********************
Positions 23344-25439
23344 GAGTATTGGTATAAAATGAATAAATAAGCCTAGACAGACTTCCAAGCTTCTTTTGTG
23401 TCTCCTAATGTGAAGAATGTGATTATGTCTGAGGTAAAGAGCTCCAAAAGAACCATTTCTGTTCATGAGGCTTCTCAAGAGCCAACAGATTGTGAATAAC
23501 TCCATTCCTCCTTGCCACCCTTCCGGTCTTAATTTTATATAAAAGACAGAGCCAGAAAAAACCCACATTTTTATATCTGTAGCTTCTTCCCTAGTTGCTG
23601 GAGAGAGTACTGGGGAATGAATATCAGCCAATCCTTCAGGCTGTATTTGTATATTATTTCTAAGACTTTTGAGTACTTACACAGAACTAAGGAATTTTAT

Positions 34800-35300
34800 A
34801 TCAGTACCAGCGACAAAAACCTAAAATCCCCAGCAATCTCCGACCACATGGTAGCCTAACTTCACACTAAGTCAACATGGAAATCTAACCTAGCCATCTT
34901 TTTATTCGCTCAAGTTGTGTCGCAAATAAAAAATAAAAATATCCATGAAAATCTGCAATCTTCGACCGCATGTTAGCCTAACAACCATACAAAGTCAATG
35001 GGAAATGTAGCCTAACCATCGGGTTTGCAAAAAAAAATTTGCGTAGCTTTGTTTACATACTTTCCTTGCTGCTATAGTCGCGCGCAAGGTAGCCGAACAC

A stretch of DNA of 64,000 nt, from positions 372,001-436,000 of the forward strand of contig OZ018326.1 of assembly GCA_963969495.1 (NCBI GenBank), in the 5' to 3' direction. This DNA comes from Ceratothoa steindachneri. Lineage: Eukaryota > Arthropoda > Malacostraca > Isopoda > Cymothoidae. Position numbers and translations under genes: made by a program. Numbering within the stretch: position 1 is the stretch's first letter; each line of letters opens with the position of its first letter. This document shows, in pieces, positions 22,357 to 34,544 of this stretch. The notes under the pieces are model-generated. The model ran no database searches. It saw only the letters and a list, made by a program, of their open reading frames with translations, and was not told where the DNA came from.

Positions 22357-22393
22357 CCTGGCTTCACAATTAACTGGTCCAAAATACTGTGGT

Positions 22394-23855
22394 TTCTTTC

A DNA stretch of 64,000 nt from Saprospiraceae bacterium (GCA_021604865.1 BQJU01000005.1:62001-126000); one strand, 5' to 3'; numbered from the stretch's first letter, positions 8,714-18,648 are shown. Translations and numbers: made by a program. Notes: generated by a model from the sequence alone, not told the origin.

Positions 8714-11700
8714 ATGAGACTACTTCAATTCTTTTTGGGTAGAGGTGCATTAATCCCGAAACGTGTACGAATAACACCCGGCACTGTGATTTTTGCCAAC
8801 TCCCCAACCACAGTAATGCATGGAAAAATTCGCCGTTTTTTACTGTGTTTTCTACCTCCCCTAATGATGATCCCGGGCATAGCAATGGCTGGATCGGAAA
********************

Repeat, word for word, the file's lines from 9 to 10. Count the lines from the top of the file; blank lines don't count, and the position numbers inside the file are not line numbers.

34901 TTTATTCGCTCAAGTTGTGTCGCAAATAAAAAATAAAAATATCCATGAAAATCTGCAATCTTCGACCGCATGTTAGCCTAACAACCATACAAAGTCAATG
35001 GGAAATGTAGCCTAACCATCGGGTTTGCAAAAAAAAATTTGCGTAGCTTTGTTTACATACTTTCCTTGCTGCTATAGTCGCGCGCAAGGTAGCCGAACAC